As a result, we have flashing LEDs and the flashing speed can be changed by modifying the delay value:
    delay (1000);
    [movie: 88fd792b6d] https://filmy.elektroda.pl/18_1505668055.mp4 [/ movie: 88fd792b6d]

    Flashing LED with a change in brightness.
    To change the brightness of the LED while flashing, we can use PWM with analogWrite (pin_number, value 0-255).

    We connect the LED to D3 and through the 220R resistor to ground, compile and upload a simple program:
    Code: c
    Log in, to see the code


    As a result, we obtain smooth changes in the brightness of the LED light.
    [movie: 88fd792b6d] https://filmy.elektroda.pl/16_1505668363.mp4 [/ movie: 88fd792b6d]

    Flashing RGB LED.
    Connect the LED GRB cathode to D3, D5, D6 through 220R resistors, and the common anode to + 5V and with PWM we can smoothly mix the light colors. As the LED is connected with the anode to + 5V, the PWM 255 filling will mean the LED will go out.
    Arduino nano - first run, test, opinion.
    Code: c
    Log in, to see the code


    [movie: 88fd792b6d] https://filmy.elektroda.pl/5_1505668880.mp4 [/ movie: 88fd792b6d]

    LED line that reacts to sound.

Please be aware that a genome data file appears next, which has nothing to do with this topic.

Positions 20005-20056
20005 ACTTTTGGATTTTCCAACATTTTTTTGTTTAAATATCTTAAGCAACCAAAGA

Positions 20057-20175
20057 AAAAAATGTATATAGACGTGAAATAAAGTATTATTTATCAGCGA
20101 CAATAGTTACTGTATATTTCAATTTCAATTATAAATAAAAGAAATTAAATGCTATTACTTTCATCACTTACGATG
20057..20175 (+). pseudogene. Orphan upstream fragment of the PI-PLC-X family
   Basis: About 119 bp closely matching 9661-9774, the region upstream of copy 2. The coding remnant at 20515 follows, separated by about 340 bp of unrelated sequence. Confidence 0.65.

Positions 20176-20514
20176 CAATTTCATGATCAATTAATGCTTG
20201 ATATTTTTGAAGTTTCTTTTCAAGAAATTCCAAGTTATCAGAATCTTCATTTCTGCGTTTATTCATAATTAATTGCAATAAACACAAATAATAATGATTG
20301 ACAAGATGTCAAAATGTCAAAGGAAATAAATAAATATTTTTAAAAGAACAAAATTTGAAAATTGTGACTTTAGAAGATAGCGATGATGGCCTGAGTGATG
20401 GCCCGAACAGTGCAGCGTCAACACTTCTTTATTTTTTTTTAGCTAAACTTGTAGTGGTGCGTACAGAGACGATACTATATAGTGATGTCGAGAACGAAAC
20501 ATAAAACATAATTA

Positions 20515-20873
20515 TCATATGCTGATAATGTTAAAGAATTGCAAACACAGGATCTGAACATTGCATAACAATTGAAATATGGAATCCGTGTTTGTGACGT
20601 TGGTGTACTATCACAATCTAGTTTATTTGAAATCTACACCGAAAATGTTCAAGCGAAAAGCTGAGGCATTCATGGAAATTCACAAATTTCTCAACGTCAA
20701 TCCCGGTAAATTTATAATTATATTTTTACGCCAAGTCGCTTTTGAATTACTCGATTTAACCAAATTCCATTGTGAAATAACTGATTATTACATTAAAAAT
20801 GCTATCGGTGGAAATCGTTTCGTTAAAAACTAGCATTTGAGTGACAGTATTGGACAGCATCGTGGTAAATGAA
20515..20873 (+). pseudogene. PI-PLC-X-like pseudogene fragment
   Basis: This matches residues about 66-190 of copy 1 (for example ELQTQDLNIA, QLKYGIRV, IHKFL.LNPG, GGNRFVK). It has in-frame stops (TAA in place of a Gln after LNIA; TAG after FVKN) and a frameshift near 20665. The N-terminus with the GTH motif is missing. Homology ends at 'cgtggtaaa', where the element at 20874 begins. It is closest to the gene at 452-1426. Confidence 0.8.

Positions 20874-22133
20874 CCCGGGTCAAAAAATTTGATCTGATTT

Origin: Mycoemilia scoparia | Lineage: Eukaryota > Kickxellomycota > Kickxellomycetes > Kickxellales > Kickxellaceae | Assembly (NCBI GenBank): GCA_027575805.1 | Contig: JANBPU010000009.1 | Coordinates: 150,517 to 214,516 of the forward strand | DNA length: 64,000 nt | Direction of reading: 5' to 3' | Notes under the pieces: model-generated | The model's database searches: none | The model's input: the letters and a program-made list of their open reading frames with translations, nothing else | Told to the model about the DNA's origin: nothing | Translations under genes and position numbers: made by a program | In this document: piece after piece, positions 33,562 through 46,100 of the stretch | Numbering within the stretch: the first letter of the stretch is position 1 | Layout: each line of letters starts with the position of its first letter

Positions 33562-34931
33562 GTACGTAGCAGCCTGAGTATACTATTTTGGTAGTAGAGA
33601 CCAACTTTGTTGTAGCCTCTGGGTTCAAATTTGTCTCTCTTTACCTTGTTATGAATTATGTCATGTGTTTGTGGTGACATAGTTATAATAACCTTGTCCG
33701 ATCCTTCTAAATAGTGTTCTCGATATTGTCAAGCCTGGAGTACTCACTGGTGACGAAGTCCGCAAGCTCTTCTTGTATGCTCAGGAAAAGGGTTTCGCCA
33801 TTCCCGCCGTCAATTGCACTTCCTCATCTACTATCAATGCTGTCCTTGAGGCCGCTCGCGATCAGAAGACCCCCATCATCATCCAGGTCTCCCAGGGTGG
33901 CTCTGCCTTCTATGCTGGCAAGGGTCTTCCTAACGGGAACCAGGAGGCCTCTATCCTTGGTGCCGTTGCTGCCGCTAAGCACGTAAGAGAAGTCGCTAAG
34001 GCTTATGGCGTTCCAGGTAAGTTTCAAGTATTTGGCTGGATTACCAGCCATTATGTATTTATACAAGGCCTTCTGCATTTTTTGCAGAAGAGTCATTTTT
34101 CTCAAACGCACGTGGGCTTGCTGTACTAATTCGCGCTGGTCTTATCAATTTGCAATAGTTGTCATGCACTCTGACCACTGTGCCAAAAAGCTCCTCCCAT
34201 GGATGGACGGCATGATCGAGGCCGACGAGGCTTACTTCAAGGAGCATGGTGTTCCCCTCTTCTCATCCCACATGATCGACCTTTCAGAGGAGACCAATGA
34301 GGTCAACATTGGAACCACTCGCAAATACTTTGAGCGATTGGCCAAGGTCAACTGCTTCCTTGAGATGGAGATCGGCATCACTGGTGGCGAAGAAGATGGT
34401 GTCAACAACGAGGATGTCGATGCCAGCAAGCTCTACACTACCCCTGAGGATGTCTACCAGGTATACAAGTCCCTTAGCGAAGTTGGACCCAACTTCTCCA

This time, we will connect the LEDs through resistors to GND to the D2, D3, D4, D5, D6, D7, D8, D9 pins and simulate the operation of the LED line responding to the signal given to the A0 input. We will use sample music to test the program: Link
    Arduino nano - first run, test, opinion.
    Code: c
    Log in, to see the code


    [movie: 88fd792b6d] https://filmy.elektroda.pl/53_1505669237.mp4 [/ movie: 88fd792b6d]

    The miniature Arduino nano module can be useful for many experimental and prototype systems, while numerous examples and libraries will facilitate the implementation of your ideas. Here are two examples of using Arduino to record data on an SD card and in the built-in EEPROM memory:
    Weekly measurement of mains voltage frequency - experiment.
    Heart rate recording while sleeping - Arduino nano.

    I encourage you to experiment with sample program codes, it can be quite an interesting tool in sound visualization FFT especially on the ESP8266 or ESP32 platform supporting Arduino and equipped with a faster processor and more RAM, it is worth taking a look at: FFT in practice using ESP32 and Arduino. Modules with ESP8266 have already appeared in the elektroda.pl gadgets, it is worth checking if they may have appeared again.

    What is your idea of using Arduino nano?